At the resort’s pier we were met and welcomed by the management and introduced to our butler, Miss Hai. She led us to the only motorised vehicle, a ‘buggy’ which took us to our villa. Outside the bamboo fence was a tandem bicycle for our personal use. The villa itself  was down a short garden path. To the front was a swimming pool and a sundeck area overlooking a lagoon with sandbanks of the beach ahead and the open sea. They had taken heed of the preference form already, as my favourite Latin music was playing on the entertainment system, which also included 35 TV channels and all kinds of in-house movies. To the rear we had an open-air bathtub as well as inside and outside showers. Inside the airy rooms two swings hung from the roof. There was an area for coffee and tea-making and the fridge was stocked with sixteen kinds of grape wine. The garden was well planned and made to be an extension of the jungle. It attracted bees and butterflies and the following morning we awoke to birdsong.
Later that morning we were taken on a tour of the resort by Mr Yamany. He hails from the Maldives, a country great in experience of the luxury end of tourism. He showed us the gardens with herbs and vegetables for the resort as well as a mango and sapodilla orchard.
Next, we were shown the classroom/kitchen for cookery lessons. Then we went to the library stocked with mainly pictorial books to help explain the nature and fauna and flora that surrounds you here and in Vietnam in general. The tour also included viewing of the five classes of villa. On the rocks up wooden staircases are little villa nests intended for honeymooners. We did notice several young couples on the beach during our stay. I could personally recommend this also for second honeymooners. We are in our mid-fifties but I can I can tell you the place had quite a rejuvenating effect on my wife. But we won’t delve into that. The other villas are aimed at various family types. The largest for an extended family stay was $700 per night, Mr Yamany explained to us.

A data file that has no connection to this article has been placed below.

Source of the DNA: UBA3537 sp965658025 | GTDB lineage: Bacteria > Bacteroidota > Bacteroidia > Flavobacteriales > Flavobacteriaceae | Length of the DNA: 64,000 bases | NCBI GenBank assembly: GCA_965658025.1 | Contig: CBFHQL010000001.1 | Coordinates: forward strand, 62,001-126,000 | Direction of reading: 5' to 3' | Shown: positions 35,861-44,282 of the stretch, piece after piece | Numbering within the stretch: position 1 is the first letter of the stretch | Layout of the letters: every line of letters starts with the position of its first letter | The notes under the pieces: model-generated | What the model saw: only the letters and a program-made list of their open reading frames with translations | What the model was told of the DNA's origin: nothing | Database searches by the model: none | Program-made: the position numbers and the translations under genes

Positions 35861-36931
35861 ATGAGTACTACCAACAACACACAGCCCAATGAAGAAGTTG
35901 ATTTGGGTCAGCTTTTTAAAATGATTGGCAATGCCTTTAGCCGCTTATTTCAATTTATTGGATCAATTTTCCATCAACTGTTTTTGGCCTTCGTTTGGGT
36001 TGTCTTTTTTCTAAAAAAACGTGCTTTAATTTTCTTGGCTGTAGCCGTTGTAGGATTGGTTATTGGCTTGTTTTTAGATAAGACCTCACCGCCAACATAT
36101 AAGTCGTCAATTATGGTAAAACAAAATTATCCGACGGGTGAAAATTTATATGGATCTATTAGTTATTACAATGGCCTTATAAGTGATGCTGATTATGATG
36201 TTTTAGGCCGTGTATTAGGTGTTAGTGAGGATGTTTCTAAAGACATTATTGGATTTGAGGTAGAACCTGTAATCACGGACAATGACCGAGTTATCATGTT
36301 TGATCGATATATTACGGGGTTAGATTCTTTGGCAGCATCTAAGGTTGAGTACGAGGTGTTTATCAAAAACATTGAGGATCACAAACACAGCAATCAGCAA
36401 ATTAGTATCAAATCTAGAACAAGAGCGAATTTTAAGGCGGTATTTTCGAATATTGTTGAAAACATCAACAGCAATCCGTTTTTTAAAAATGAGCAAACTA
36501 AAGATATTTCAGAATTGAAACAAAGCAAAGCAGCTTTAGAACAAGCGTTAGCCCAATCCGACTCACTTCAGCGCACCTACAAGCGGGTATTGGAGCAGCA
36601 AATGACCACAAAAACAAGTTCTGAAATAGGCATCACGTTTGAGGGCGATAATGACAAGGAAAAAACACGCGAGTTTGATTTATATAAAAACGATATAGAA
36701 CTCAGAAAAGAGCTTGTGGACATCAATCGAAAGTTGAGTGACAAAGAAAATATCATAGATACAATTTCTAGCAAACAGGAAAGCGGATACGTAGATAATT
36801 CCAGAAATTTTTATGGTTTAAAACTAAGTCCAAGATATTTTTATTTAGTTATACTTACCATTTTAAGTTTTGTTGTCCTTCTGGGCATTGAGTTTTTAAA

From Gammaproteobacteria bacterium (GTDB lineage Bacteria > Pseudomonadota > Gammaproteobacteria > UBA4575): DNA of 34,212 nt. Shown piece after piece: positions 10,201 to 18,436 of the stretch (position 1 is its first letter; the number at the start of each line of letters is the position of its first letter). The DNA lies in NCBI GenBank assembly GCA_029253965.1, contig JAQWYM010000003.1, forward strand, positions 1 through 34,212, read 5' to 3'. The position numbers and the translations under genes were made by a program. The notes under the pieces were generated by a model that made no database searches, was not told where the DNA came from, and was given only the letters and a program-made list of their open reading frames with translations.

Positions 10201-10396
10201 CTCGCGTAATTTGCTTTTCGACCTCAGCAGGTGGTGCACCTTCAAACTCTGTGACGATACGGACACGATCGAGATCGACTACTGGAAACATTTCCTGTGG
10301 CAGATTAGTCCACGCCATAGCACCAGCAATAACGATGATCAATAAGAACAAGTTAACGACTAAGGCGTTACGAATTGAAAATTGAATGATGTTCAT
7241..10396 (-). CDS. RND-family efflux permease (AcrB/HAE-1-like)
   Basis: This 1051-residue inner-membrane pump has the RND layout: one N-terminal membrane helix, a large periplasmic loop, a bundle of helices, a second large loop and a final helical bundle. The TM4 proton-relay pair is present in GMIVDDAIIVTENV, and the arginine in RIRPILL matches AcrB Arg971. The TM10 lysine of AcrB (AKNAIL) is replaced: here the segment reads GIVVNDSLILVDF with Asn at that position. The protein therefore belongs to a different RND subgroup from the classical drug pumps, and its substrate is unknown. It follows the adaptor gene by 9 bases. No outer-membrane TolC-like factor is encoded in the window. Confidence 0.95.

An interesting detail my wife spotted on the tour was that lemongrass is planted in front of each villa. ‘This’ she said and Mr Yamany confirmed it, ‘is an effective repellent for garden snakes.’ If you have that irrational but very human fear of serpents you need fear not here. We were not bothered by mosquitoes either, but you sleep under netting and repellent and incense coils are provided just in case.
The food at An Lam Ninh Van Bay Villas is superb. The Vietnamese food we tried mainly at breakfast. My wife, who used to run a restaurant herself and who has been described by another contributor to this magazine as ‘Madame Epicure’, was highly impressed by the Beef Pho, Banh Cuon and the Banh Canh Cha Ca (kinds of Rice Cake Rolls). I opted for western food, as I normally eat only Vietnamese, but had quite a reverse culture shock at lunch. The sea bass came nouvelle-cuisine-style. Actually it looked quite a picture, garnished with carrot puree and a brown sauce and framed by the large square plate it was presented on. But, living a Vietnamese life, I am no longer used to a round steak of fish. I’ll make no fish bones about it. For me fish has to have a head, a body and a tail; not necessarily in that order. And I am not used to seeing fish so dressed up. Having first swallowed my prejudice, the catch of the day was superbly delicious, and such a change it made not having to worry about having a bone stuck in your throat!